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Former Illinois Gov. George Ryan arrives at a federal building in Chicago. Ryan is due to report to a federal correctional center in Oxford, Wis., no later than Wednesday.
Former Illinois Gov. George Ryan arrives at a federal building in Chicago. Ryan is due to report to a federal correctional center in Oxford, Wis., no later than Wednesday. Scott Olson/Getty Images
U.S. Supreme Court Justice John Paul Stevens on Tuesday rejected an appeal by former Illinois Gov. George Ryan to remain free on bail while he appeals his corruption conviction. The 73-year-old Republican is due to report to a federal correctional center in Oxford, Wis., no later than Wednesday.
A federal jury convicted Ryan in April 2006 on fraud and racketeering charges. Federal prosecutors had alleged that under Ryan, the state of Illinois was basically for sale. They accused Ryan of presiding over state government offices that were thoroughly corrupt for at least a decade.
Ryan steered lucrative state government contracts and leases to friends and government insiders who gave him and his family vacations, gifts and cash.
"It was cronyism, where contracts were awarded to people. People were given inside information, they were acting upon it. And at times, George Ryan stepped into the process to make sure that those interests were taken care of," said Chicago U.S. Attorney Patrick Fitzgerald at the time of Ryan's indictment. Fitzgerald later called Ryan's conviction "a low-water mark for public service, to have a governor, a secretary of state, to abuse his office in that fashion."
Probe Sparked by Tragedy
The investigation into corruption in Ryan's office began with a horrendous tragedy, while Ryan was still Illinois' secretary of state. On Election Day 1994, a piece of a tail-light assembly fell off a semi-trailer on a Milwaukee expressway and bounced beneath a minivan, rupturing its gas tank and exploding the van into flames. Six children from the Willis family of Chicago, en route to a little getaway, were killed; their parents were severely burned.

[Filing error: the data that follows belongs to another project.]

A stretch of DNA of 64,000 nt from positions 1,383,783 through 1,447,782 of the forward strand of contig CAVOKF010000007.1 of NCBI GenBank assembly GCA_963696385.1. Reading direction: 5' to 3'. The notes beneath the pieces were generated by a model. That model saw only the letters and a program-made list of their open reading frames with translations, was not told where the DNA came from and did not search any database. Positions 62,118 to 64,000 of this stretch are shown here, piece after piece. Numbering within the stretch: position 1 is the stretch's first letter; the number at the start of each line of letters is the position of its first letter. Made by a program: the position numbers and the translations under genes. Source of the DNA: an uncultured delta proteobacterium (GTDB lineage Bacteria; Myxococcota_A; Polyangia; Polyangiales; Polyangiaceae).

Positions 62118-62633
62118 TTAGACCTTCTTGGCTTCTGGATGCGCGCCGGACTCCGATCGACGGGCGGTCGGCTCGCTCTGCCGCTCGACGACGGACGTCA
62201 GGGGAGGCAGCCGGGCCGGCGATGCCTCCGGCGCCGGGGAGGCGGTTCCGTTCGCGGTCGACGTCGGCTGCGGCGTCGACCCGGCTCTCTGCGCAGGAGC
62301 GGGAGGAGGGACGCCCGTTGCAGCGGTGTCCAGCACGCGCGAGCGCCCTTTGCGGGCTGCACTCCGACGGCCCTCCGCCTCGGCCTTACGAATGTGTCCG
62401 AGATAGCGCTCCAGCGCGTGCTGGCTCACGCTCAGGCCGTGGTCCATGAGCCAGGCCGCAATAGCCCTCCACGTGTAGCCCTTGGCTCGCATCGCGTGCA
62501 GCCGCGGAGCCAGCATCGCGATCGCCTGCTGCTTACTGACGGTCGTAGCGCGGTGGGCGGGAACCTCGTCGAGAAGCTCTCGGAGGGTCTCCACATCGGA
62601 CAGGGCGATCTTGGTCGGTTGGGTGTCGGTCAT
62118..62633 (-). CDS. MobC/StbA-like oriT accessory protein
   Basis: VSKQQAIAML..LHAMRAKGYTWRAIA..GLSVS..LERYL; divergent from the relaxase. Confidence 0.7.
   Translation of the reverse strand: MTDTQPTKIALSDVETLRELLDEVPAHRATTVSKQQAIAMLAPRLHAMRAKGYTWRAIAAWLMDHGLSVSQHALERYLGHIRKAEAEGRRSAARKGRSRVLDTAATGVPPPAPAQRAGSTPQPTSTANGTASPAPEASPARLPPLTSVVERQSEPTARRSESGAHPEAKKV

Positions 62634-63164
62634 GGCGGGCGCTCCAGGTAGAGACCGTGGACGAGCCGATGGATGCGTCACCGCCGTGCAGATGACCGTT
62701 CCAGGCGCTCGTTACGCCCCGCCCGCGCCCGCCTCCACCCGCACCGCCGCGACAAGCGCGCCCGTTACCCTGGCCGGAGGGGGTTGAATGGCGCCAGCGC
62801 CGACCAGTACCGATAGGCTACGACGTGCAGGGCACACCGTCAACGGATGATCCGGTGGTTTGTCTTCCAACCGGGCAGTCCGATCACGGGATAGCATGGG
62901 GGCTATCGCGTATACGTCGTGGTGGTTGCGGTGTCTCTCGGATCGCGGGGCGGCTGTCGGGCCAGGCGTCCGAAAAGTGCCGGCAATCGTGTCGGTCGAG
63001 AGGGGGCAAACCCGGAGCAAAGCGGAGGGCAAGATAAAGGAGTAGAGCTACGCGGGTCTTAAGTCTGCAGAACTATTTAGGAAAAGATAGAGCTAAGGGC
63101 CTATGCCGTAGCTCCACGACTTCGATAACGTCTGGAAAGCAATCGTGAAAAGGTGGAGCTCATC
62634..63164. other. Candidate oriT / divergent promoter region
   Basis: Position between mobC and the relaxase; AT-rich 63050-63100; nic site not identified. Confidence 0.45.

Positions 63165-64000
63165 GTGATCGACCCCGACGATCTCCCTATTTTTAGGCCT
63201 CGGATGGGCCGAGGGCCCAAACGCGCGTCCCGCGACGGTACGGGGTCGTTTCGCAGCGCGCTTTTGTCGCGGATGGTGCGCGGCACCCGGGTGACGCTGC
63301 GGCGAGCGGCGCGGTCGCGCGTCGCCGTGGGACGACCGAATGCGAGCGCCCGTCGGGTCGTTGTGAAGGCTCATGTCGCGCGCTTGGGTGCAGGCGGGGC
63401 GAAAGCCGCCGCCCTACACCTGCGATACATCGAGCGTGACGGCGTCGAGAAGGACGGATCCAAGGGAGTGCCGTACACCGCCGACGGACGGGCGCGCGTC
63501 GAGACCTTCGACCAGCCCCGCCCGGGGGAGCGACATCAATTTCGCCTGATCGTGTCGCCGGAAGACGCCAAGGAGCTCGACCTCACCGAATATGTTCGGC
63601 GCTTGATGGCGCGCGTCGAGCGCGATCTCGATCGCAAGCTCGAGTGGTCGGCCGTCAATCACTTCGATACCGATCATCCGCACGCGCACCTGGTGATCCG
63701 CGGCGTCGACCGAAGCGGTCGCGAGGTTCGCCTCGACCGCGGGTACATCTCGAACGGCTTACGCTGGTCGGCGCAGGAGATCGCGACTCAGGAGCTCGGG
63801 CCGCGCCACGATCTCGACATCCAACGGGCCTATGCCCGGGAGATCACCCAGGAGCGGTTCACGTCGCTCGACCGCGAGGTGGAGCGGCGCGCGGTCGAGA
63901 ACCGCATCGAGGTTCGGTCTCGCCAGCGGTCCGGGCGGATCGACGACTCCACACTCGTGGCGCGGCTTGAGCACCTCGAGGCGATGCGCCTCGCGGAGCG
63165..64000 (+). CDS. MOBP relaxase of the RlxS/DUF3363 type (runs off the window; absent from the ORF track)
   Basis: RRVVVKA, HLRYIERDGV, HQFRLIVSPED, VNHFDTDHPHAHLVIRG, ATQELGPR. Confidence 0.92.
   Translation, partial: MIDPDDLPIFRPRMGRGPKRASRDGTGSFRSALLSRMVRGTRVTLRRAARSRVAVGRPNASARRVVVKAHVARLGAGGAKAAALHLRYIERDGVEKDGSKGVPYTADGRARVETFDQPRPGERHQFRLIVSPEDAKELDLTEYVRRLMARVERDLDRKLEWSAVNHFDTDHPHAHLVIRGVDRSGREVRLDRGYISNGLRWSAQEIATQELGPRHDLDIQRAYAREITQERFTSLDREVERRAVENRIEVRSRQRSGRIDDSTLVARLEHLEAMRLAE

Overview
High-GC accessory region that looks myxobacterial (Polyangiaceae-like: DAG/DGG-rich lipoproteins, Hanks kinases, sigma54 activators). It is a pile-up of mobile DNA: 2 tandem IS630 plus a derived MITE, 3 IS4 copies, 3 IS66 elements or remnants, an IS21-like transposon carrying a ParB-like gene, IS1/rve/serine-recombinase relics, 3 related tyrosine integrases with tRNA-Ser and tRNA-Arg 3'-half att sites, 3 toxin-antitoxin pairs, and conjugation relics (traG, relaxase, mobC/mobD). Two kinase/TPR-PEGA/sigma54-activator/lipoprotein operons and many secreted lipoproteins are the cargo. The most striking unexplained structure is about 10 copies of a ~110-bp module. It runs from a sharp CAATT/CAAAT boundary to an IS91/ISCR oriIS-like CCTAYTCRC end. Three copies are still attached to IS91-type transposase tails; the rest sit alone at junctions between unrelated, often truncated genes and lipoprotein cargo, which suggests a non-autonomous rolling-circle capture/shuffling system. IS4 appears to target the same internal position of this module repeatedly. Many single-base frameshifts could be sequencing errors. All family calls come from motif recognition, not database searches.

Other motorists told police they tried to warn the driver of the truck that the piece was dangling dangerously, but he didn't understand English. Federal law requires truckers to know and read English to get a license, and investigators were alarmed that this driver — who was from Chicago — didn't. Wisconsin authorities notified the Illinois secretary of state's office, which licenses drivers and was then headed by the freshly re-elected Ryan.
An internal investigation found the driver may have paid a bribe to get his license. Ryan's response was to squash the probe and fire the investigators. Four years later, with Ryan campaigning for governor, federal prosecutors picked up the case. They began indicting employees in Ryan's office for selling licenses for bribes and then funneling the cash into Ryan's campaign fund. Ryan repeatedly denied he knew anything about the corruption. The U.S. attorney at the time, Scott Lassar, said in October 1998 that Ryan was not a target of the investigation at the time. So Illinois voters elected Ryan governor by a narrow margin over a squeaky-clean Democrat, then-Rep. Glenn Poshard.
The win capped a political career that began in the early 1970s, when Ryan, a pharmacist from Kankakee, Ill., won a seat on the Kankakee County Board. He went onto serve in the Illinois General Assembly, including one term as House speaker, and as the state's lieutenant governor, before being elected secretary of state in 1990.